North Carolina’s Pig Manure Flooding the State

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Jaelen Whitehead, Reporter

Yes, the North Carolina hurricane is extremely dangerous for its citizens, but what about the state’s pig manure lagoons? Yes, North Carolina is one of the biggest hog-farming states in the U.S. with about 9 million pigs on 23,000 farms. There is about 10 billion pounds of pig waste a year because of these hog-farms. You might see where I’m going with this. All of the waste in the pig farms could be spread all over North Carolina.

This isn’t the first time this has been an issue, however. Back in 2016, Hurricane Matthew went through 14 pig manure lagoons. This also happened in 1999 with Hurricane Floyd, and that hurricane went through dozens of pig manure lagoons and would be blamed for algae blooms and fish deaths. It also killed lots of pigs, chickens, and other farm animals. The smell was so bad that rescue workers had to put Vapo-Rub on their noses to numb their noses from the stench.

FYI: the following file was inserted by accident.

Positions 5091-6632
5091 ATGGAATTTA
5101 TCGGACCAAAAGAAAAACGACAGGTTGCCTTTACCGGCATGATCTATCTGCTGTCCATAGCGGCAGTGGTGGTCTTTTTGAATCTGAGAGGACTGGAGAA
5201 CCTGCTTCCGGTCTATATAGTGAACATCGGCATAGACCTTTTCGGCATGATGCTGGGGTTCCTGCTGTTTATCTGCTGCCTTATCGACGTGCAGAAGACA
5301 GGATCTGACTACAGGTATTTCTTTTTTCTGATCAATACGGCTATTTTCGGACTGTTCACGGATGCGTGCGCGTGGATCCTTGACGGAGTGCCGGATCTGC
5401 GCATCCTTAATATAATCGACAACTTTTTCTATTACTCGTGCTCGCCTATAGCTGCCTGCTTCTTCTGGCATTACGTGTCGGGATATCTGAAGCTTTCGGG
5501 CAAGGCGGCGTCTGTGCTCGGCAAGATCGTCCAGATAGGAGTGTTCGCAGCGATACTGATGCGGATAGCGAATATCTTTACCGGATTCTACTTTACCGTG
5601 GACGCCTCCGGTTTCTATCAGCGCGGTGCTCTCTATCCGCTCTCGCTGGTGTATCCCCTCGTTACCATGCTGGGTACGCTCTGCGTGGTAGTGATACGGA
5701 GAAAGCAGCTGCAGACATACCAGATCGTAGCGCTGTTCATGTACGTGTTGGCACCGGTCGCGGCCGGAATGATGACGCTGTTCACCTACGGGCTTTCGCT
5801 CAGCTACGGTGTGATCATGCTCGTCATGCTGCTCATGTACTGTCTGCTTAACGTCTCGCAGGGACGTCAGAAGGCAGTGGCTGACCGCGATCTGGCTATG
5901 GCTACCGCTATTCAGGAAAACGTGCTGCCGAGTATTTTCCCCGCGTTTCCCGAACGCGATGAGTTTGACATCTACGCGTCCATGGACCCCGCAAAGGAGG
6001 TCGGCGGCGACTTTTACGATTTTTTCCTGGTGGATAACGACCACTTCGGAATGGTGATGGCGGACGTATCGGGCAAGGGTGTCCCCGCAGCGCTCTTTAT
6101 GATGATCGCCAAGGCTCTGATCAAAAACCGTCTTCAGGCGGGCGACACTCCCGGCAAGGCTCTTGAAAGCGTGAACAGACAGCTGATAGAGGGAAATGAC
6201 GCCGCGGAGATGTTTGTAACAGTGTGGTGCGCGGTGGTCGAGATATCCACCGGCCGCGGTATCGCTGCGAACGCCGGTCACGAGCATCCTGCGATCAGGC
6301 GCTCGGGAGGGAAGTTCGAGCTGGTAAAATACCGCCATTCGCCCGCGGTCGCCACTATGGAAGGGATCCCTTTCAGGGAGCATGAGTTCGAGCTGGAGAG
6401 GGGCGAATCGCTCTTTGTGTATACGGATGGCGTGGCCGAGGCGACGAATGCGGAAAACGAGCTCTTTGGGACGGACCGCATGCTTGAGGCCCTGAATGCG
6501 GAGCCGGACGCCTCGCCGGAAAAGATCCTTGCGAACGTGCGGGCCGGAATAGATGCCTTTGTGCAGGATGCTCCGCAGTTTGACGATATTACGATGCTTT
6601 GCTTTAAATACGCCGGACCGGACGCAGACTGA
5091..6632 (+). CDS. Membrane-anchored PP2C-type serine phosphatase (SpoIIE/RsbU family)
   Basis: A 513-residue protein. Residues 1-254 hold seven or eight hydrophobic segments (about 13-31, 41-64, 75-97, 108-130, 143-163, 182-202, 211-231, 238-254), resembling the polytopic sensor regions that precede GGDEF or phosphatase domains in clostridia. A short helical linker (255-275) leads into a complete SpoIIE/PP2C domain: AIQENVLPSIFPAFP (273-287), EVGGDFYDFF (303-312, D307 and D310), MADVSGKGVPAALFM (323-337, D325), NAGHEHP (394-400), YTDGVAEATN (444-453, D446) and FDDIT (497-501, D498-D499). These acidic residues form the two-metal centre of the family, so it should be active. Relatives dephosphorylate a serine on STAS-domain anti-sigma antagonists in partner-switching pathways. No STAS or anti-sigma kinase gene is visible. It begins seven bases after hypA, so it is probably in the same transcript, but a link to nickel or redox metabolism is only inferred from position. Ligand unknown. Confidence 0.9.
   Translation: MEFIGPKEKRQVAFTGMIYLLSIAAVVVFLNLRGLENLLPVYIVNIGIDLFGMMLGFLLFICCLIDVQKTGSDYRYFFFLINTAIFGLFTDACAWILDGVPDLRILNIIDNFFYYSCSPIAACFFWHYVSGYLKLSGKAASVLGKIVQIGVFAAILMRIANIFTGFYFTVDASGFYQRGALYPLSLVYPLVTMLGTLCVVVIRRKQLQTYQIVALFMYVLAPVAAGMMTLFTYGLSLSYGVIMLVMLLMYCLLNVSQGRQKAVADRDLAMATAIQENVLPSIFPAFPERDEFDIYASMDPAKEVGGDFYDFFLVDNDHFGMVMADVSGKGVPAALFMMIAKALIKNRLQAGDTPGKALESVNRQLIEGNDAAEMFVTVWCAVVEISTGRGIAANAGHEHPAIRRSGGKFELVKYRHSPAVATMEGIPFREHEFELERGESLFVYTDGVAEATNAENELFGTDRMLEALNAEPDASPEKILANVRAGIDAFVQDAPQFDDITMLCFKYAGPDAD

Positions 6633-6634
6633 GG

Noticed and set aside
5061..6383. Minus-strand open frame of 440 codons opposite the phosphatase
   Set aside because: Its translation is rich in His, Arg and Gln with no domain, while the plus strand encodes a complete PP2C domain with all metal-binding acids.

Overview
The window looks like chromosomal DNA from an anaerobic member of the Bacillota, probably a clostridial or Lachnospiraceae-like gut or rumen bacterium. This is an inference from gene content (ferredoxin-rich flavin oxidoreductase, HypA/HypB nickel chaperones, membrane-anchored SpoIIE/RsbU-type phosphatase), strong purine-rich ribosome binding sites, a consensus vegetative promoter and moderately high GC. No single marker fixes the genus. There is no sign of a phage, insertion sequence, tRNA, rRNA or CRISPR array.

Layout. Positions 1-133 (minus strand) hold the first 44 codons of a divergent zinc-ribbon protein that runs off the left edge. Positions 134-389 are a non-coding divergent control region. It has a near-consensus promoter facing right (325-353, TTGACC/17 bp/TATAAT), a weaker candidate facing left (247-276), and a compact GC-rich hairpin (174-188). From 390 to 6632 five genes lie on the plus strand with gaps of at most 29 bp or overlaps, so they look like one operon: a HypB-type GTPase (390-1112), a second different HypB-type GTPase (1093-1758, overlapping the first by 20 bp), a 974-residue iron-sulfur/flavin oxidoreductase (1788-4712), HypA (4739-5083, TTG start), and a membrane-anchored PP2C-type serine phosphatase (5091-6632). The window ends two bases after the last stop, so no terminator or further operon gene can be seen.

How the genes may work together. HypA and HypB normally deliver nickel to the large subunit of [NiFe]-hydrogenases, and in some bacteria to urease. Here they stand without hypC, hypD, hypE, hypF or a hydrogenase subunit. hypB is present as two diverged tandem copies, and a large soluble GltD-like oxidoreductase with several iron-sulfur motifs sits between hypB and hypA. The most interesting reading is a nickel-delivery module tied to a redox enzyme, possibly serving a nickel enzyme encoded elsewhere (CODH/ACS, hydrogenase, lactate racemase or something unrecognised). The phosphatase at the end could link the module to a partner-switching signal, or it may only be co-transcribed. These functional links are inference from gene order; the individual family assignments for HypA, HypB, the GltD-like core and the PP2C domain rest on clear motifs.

Floodwater mixed with pig manure could be toxic and it makes residents very concerned that it’ll affect its groundwater. Andy Curliss, the CEO of the North Carolina Pork Council, says that the lagoons can handle as much as 25 inches of rain without failing. He then said, “If we get more than 25 inches of rain, then we’ll start to be concerned.” It was reported that there is expected to be 40 inches of rainfall. In an update, it turns out that Hurricane Florence has over flooded multiple pig manure lagoons in the state and it is most likely spread to the state’s groundwater.